10 ways to use ICAS results to boost your school’s performance
On the surface, ICAS is an academic competition that challenges students and recognises their abilities. It tests them across key literacy and STEM subjects and gives them the chance to win rewarding medals. Underneath the surface, it’s so much more.
Far from being an isolated competition that happens in Term 3, ICAS gives educators valuable data that can be used to complement their curriculum in a variety of ways. Its results can help teachers to refine learning programs, be used to promote your school, and most importantly, help to lift the academic performance of every single student.
Here are 10 ways that ICAS results can be used to improve your school’s performance.
1. Place students in the right classes by identifying their skill levels
Thankfully, the “one size fits all” approach to education is long gone. Educators know that there are often a diverse range of skills and needs within a single classroom, and that to teach effectively, they need to be addressed where possible.
While ICAS results are just one piece of the data puzzle, they help by showing your teachers exactly how each student is performing. They are broken down by subject, skill area, and even individual questions. Teachers can see how students fared against their classmates, year level, and the national average, giving them additional informative data that can help them to place students in the right classes. Working alongside the executive team, they can work out whether new support classes or gifted and talented classes are feasible, to provide more effective, inclusive education.
Let’s say a teacher dives into their class’ Maths results for a recent ICAS assessment. They notice a large standard deviation for the subject, which suggests that the class has a wide spread of skill levels, despite their assumption that the students were relatively matched. This information tells them that their class may benefit from being broken up by skill level and taught separately, giving low achievers the support they need to succeed, and high achievers the chance to stretch themselves with advanced topics. This might also be driven by someone in the executive team, who after comparing the performance of cohorts or classes against each other, reaches the same conclusion. In either case, ICAS results allow you to effectively teach students at the very bottom to very top.
2. Identify students’ knowledge gaps and improve learning programs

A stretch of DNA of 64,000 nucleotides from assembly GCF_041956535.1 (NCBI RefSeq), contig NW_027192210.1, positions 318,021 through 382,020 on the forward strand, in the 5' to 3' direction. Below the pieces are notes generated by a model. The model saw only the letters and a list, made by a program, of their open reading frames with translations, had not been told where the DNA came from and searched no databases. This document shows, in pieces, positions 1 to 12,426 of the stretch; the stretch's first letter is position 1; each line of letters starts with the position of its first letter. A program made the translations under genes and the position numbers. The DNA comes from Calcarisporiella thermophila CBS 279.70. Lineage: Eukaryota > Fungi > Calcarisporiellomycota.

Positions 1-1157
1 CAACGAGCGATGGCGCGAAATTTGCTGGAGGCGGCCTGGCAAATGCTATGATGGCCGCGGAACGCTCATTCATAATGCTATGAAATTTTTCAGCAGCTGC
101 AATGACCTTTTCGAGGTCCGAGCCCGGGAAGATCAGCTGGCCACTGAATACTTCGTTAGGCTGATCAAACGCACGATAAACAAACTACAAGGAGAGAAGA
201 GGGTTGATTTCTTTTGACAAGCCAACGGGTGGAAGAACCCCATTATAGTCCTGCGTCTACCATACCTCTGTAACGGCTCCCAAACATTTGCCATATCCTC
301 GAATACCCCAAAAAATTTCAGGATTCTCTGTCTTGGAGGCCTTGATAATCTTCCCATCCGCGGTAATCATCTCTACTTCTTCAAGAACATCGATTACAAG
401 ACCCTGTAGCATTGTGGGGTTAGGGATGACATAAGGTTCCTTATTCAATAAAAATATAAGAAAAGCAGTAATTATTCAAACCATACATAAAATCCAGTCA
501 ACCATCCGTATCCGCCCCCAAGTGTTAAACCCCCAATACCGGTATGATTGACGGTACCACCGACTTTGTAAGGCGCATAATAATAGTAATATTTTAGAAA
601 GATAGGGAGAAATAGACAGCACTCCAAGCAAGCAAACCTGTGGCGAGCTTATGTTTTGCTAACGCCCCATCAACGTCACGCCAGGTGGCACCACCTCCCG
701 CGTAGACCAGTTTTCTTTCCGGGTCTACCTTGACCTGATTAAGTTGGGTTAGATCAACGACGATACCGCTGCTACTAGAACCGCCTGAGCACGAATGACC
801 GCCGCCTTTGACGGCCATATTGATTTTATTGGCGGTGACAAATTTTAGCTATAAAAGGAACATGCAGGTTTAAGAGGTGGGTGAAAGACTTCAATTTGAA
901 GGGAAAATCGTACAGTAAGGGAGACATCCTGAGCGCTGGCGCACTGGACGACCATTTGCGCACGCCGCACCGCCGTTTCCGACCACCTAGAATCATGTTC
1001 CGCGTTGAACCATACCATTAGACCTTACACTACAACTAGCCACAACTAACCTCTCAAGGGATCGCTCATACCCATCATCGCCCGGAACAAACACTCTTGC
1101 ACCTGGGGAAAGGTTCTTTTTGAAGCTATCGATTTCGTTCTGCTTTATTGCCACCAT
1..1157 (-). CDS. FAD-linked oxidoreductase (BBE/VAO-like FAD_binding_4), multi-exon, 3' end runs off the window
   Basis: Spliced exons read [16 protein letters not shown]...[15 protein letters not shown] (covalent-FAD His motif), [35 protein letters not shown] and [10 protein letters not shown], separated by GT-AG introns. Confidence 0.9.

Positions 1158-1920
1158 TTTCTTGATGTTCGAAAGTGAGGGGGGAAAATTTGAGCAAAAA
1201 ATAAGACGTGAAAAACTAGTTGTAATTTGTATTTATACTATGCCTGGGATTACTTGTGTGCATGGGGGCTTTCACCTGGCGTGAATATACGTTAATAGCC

Teachers can filter ICAS results by skill area for their classes to help identify where their students may be experiencing difficulties. For English, they may discover that particular students are lacking foundational skills required for text comprehension, and suggest extra activities, specific resources or adjusted learning sequences to help fill the gaps. Or their students who sat ICAS Science might be keen observers and measurers of scientific experiments, but average at interpreting the results, which they aim to address with additional teaching. These improvements to their learning programs are backed up by hard data, to be easily justified and validated.
Based on their comparison to the national average, ICAS results are marked with “strength” or “weakness” for specific questions and topics, so that teachers know exactly which content and skill areas need to be addressed and retaught. When triangulated with data from your internal assessments, the insights can become even more useful.
Having this kind of granular data for skill areas really helps your teachers create better learning programs, which can be adapted and refined based on their findings. And if the school has participated in ICAS for a number of years, you can spot trends too, pinpointing which teaching approaches have been successful at advancing certain skill areas, and which failed to hit the mark.
For your reference, these are the skill areas that are assessed as part of each ICAS subject:
3. Improve writing programs by accurately comparing skills across year levels
The ICAS Writing assessment uses the same prompts and marking criteria from Year 3 to Year 10 . The range of scores available within each criterion makes it incredibly easy to compare writing skills across year levels and identify students whose writing skills are out of step with their peers, as well as where adjustments might be made to your teachers’ writing programs. You can also see where a student has scored in a range that is more typical for a different grade level, such as identifying a Year 4 student who is writing at a Year 6 level. This allows you to support and develop this talent.
By analysing writing results, you’ll learn which year levels are behind, which are on track, and which are excelling, allowing you to shift your strategy where needed and improve this crucial skill. If you have been running ICAS Writing for a number of years, you have the opportunity to track the progress of specific cohorts across calendar years and figure out strategies for further improvements.
4. Use clear data to support report writing, parent teacher interviews and end-of-year student handovers
ICAS results are laid out in an easy-to-use report that can be quickly filtered to find the information you need. When triangulated with data from other assessments, you can see where a student is excelling, where they are hovering around the average, and where they are struggling, all of which provides valuable data for writing student reports, conducting parent teacher interviews and completing end-of-year student handovers. Student reports can be tricky, but with ready data at hand, teachers can justify every recommendation they make to parents. This makes them much more authentic, seeming less like opinions and more like informed advice (because that’s what it is!).